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Marine Corps unit deploys to Iraq for a record fifth tour

Sandy Huffaker/Getty Images When FP recently surveyed more than 3,400 retired and active duty military officers holding the rank of major or above, 60 percent told us that they believe the U.S. military today is weaker than it was five years ago at the start of the Iraq war. Asked why, a majority told us they ...

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CAMP PENDLETON, CA - NOVEMBER 17: Samantha Kominic hugs her boyfriend Lance Corp. Earnest Hall upon arriving home from a Seven Month Western Pacific deployment on Saturday, November 17, 2007 aboard Camp Pendleton, California. Approximately 2,200 Marines from the 13th MEU arrived home after a scheduled deployment where they were part of the announced troop surge and conducted several successful counterinsurgency operations while in Iraq.(Photo by Sandy Huffakeri/Getty Images)

Sandy Huffaker/Getty Images

When FP recently surveyed more than 3,400 retired and active duty military officers holding the rank of major or above, 60 percent told us that they believe the U.S. military today is weaker than it was five years ago at the start of the Iraq war. Asked why, a majority told us they believe it is due to the wars in Iraq and Afghanistan and the pace of troop deployments those missions require.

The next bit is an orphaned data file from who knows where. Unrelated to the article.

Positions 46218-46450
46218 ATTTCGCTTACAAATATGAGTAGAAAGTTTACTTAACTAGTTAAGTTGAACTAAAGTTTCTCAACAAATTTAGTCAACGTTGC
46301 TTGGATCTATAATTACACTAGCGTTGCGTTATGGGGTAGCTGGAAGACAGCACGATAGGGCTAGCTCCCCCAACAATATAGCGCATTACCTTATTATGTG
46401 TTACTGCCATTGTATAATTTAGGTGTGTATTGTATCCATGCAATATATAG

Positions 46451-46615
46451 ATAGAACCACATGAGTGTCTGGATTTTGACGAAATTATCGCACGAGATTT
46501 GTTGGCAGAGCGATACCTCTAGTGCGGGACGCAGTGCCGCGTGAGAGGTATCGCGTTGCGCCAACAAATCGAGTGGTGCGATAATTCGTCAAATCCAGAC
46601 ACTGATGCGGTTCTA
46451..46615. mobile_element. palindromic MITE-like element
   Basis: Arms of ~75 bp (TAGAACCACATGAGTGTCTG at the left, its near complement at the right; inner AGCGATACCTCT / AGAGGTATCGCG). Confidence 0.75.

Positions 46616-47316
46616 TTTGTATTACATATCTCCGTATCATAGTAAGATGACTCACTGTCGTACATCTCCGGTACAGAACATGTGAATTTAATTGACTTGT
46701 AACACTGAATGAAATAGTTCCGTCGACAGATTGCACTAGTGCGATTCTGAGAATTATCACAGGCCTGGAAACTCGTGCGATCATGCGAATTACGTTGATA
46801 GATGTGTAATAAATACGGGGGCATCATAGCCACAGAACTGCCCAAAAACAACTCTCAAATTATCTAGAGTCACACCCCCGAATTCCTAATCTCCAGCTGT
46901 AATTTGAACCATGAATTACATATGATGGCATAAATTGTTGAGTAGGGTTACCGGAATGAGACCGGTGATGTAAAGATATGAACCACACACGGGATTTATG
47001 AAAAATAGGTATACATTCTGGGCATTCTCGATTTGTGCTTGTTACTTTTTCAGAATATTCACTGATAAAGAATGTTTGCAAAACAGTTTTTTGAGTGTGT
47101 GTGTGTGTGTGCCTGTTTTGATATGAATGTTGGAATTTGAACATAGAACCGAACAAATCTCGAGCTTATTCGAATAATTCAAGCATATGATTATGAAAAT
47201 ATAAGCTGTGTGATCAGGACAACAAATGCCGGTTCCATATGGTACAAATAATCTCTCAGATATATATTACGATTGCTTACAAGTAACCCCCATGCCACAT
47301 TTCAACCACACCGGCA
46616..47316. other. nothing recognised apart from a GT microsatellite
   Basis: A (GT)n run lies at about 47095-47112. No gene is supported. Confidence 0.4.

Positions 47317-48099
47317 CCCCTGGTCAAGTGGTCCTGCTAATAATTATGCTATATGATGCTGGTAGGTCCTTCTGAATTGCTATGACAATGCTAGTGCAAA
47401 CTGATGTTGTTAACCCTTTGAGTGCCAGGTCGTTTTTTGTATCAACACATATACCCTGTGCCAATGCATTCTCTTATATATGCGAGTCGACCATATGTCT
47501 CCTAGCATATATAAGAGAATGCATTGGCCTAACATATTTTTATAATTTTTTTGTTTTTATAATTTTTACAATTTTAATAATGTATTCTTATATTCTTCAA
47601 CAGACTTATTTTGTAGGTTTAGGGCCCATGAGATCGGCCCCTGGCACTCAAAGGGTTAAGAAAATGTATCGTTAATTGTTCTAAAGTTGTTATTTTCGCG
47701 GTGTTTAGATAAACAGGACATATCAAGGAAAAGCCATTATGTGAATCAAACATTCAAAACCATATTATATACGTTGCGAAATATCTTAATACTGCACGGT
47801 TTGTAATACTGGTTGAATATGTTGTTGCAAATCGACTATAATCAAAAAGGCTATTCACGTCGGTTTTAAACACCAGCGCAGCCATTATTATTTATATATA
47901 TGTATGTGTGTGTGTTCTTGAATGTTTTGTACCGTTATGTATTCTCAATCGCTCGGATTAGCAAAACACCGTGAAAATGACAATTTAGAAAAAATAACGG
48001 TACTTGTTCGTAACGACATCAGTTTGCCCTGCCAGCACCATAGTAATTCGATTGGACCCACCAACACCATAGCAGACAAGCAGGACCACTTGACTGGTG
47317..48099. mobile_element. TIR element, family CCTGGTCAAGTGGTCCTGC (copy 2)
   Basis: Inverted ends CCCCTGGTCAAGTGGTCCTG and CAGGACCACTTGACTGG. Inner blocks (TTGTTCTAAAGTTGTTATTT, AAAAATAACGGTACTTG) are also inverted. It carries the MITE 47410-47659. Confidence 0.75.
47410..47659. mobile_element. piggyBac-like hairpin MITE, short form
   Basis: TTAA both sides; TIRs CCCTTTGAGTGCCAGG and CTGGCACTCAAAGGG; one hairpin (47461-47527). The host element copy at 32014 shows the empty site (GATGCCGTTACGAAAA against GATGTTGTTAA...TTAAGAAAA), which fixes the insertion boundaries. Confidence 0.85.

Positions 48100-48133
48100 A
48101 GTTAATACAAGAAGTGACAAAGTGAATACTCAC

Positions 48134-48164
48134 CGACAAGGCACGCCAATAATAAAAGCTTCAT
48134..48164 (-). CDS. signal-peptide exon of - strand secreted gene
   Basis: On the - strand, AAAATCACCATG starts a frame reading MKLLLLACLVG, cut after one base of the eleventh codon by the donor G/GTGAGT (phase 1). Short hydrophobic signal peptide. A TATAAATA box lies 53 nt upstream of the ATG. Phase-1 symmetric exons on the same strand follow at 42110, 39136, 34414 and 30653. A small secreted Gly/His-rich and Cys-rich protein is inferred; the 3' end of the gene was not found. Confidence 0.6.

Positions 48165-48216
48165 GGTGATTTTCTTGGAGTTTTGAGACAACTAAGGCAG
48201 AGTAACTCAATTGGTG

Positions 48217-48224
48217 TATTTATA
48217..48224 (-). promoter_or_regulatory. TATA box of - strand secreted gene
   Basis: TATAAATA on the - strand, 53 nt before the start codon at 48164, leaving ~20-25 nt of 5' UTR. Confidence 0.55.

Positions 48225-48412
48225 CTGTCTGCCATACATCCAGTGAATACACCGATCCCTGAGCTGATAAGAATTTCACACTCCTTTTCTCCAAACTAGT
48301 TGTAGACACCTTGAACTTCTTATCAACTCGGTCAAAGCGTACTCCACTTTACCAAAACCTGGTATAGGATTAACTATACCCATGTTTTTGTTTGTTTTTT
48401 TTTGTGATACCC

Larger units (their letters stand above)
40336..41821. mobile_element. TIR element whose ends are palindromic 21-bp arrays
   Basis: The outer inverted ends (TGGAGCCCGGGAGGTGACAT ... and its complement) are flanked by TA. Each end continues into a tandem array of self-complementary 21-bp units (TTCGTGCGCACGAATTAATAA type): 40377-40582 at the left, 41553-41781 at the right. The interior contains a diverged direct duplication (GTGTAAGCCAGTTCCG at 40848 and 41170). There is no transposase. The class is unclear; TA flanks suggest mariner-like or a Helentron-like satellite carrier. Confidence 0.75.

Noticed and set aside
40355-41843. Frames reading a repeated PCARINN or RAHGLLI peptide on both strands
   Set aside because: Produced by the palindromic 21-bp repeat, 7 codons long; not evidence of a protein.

It is not uncommon for Marine Corps units, in particular, to serve two, three, or even four deployments to Iraq. But yesterday, something unique happened. The 3rd Battalion, 4th Marine Regiment (3/4) based at Twentynine Palms, California, reportedly became the first Marine Corps unit to be deployed to Iraq a record five times.

There’s been much ado about how, even though these repeated deployments are taking their toll on units and families, there is a bright side. Repeated deployments are also helping to develop the most combat-experienced force in decades. But, interestingly, the 3/4’s deployment suggests that, while that may be true within the higher echelons of the officer corps, it does not necessarily hold true at the grunt level. In an interview featured on the front page of Wednesday’s San Francisco Chronicle, Col. William Vistead, the 3/4’s commanding officer, estimates that 60 percent of his men will be going to Iraq for the first time. In other words, grunts are serving their four years and getting out. The same is happening within the junior and mid-level officer ranks. And there’s no bright side to that.

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